TIP Intermodal Services purchased 11,473 intermodal trailers from Redon, Jacksonville, Fla., bringing the fleet to 26,000 units.

Consolidated Freightways has expanded its European service through an alliance with Merzario S.p.A., an international freight forwarder headquartered in Milan, Italy.

USF Glen Moore, the truckload subsidiary of USFreightways Corp., has acquired Underwood Trucking, a Brazil, Ind.-based TL carrier.

Fleets with as few as 50 vehicles can now file New York City's Commercial Motor Vehicle Tax (CMVT) electronically. Companies receive a record layout detailing the format for electronic filing. Data is matched against the department's CMVT database to determine the amount of tax owed for each vehicle.

* Gary Masse has been named president of Jacobs Vehicle Systems.

* David Bruce has joined Ryder Systems Inc. as director-public relations; Scott Mall has been appointed to the position of vp-corporate communications.

* William D. Zollars has been named chairman, president and CEO of Yellow Corp.

* W. Patrick Warmington becomes president of Ravens Inc.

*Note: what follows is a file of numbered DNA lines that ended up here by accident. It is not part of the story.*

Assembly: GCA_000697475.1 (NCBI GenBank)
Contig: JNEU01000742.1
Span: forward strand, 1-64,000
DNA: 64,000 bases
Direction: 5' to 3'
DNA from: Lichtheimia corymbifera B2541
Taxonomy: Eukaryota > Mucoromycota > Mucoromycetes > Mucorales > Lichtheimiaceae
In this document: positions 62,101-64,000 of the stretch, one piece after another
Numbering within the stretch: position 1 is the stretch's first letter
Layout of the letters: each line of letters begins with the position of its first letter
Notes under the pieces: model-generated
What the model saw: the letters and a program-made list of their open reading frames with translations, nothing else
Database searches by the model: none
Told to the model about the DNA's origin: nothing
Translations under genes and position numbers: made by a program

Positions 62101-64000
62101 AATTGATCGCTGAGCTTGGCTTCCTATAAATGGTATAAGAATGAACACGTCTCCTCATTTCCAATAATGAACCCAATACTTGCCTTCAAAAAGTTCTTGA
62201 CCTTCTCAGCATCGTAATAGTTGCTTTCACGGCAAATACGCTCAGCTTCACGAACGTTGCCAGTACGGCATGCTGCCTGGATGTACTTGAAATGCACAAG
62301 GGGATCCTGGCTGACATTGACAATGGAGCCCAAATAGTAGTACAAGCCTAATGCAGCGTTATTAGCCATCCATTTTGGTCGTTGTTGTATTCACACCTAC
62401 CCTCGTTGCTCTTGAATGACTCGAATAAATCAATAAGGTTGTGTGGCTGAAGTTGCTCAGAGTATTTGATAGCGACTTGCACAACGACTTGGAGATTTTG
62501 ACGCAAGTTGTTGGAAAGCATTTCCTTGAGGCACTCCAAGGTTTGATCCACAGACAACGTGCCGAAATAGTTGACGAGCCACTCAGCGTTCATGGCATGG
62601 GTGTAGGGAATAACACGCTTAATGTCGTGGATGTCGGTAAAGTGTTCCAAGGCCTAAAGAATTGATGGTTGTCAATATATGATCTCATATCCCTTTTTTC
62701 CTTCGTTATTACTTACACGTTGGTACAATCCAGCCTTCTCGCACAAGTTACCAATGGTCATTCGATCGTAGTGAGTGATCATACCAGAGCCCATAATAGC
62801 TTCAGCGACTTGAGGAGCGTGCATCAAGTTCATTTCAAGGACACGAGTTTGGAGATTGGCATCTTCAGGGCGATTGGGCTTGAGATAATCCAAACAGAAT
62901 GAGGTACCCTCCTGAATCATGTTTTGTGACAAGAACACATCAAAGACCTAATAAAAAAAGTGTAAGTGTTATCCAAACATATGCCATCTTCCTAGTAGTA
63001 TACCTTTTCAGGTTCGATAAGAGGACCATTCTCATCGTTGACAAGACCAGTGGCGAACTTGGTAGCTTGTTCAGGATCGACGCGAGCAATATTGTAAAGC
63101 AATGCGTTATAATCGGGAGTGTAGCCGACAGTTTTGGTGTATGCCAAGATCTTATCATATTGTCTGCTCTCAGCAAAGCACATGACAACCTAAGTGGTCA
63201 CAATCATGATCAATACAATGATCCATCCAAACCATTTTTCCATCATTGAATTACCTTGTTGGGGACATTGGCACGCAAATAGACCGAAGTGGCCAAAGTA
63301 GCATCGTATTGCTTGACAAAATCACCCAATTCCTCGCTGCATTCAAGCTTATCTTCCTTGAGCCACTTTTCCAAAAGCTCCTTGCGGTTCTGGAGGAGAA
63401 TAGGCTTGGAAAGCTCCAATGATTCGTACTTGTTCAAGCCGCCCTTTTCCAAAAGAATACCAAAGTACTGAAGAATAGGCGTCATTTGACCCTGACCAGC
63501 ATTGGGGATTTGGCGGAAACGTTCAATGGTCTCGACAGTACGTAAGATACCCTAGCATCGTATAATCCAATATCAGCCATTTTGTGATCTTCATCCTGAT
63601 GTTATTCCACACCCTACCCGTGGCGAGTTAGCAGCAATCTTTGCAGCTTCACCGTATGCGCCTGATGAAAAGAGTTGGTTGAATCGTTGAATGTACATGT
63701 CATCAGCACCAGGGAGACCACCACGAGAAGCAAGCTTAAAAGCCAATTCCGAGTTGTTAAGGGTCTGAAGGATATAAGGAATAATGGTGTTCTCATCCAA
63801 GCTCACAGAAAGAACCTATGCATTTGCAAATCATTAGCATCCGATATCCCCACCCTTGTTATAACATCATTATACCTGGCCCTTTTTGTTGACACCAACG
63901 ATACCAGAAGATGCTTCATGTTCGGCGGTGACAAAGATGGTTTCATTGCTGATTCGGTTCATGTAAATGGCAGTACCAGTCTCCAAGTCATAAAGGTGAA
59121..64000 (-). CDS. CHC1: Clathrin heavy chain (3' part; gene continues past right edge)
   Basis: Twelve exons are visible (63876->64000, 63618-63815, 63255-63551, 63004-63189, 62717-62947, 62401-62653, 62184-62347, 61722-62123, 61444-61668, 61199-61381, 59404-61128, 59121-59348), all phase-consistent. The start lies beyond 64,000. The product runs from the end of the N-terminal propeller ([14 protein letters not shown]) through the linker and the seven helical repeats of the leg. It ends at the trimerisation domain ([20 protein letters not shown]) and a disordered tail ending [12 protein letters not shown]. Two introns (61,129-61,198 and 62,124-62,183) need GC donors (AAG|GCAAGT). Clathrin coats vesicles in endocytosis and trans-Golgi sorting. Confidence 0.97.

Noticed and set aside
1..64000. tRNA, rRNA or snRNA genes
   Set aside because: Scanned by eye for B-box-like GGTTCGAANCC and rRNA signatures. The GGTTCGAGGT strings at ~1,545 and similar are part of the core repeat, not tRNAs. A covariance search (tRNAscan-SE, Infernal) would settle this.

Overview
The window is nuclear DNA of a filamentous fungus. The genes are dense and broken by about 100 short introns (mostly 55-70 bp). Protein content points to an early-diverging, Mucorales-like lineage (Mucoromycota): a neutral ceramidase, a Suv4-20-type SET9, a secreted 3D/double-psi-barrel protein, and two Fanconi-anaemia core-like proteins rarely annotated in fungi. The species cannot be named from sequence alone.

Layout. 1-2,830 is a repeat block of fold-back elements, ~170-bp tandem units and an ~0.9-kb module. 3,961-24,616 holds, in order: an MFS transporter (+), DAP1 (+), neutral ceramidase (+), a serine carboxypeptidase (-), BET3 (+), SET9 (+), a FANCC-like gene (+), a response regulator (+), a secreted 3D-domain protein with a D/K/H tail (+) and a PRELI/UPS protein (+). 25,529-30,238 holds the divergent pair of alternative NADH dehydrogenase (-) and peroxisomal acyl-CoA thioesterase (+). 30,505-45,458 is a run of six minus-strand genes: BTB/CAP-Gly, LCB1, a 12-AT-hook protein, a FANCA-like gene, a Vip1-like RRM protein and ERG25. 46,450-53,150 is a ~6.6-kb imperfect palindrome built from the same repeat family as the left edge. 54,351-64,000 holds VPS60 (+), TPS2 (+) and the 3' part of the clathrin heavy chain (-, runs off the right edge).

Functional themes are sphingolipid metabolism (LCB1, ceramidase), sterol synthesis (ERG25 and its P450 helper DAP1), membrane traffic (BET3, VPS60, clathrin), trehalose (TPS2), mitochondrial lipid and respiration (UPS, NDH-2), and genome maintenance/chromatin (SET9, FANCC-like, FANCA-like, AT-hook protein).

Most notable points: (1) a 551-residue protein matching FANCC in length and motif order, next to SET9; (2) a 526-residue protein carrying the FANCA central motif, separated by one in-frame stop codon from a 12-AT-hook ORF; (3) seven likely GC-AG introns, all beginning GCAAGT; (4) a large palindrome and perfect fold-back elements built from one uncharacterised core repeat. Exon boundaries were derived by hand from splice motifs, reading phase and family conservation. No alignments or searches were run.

* Hendrickson Truck Suspension Systems has appointed Doug Sanford director, OEM Marketing Group. Doug Henson assumes responsibility for the Aftermarket and Elastomers Group; and John Ruley becomes product manager for non-drive systems. In addition, Hendrickson has named Keith Gelinas sales director-truck products; Dave Overmyer director-sales for fleets and vehicles; Beverly Pierce director-corporate communications; and Roxanne Szczypkowski manager, marketing communications.

* Haldex Brake Systems Div. has promoted Duane Stocksdale to director of OEM marketing.

* Robert E. Ostendorf Jr. has been named president of Morgan Corp. Shaun Luther becomes vp and general manager-Parts and Service Div.

* Intrenet Inc. has hired John P. Chandler as chief operating officer.

* GE Capital Fleet Services has appointed Marian Powell senior vp of e-commerce.

* D-A Lubricant Co. has promoted Fred Roedl to director-sales and marketing for North America.

* Patrick Wise has been named vp-electronic commerce for Landstar System Inc.

* Bruce Channer becomes vp-sales and marketing for Red Dot Corp.

* Bob Ashcraft has joined PACCAR Leasing as national accounts sales manager. Lynn Carson becomes central region manager.

* David E. Breedlove has been elected chairman of the Truck Manufacturers Assn. (TMA) board of directors for 2000.